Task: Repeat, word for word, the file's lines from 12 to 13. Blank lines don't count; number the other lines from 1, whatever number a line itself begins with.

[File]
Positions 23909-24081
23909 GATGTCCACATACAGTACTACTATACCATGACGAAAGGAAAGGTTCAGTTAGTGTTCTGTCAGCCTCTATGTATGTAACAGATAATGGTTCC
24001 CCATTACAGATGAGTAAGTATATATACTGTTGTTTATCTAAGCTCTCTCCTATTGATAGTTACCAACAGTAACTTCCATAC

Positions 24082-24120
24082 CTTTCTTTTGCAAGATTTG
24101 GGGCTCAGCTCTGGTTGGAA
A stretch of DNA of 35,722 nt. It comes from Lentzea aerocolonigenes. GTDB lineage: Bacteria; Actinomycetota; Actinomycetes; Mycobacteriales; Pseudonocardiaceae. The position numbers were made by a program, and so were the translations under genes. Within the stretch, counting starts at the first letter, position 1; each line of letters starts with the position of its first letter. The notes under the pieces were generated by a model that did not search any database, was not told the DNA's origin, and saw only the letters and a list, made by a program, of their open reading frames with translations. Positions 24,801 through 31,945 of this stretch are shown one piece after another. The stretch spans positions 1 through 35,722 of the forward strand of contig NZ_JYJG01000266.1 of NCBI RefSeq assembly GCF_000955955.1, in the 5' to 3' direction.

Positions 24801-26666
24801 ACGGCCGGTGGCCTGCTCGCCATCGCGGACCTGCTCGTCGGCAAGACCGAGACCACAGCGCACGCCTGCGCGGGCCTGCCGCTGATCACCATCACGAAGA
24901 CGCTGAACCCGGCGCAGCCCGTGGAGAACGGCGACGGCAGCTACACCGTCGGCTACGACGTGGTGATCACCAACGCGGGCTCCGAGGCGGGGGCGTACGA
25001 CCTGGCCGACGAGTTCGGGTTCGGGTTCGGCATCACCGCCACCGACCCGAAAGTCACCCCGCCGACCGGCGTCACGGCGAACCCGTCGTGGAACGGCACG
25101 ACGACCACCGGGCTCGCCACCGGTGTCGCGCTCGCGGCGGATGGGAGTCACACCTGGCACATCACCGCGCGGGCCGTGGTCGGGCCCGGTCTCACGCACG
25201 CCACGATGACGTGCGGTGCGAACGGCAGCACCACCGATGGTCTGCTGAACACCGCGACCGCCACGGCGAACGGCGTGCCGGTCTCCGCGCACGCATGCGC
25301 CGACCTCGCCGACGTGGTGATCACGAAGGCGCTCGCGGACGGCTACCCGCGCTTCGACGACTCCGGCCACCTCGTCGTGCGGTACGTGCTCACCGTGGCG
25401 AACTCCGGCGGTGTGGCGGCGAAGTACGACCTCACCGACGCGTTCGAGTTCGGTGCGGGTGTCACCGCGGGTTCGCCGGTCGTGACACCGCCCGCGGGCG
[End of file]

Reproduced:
25101 ACGACCACCGGGCTCGCCACCGGTGTCGCGCTCGCGGCGGATGGGAGTCACACCTGGCACATCACCGCGCGGGCCGTGGTCGGGCCCGGTCTCACGCACG
25201 CCACGATGACGTGCGGTGCGAACGGCAGCACCACCGATGGTCTGCTGAACACCGCGACCGCCACGGCGAACGGCGTGCCGGTCTCCGCGCACGCATGCGC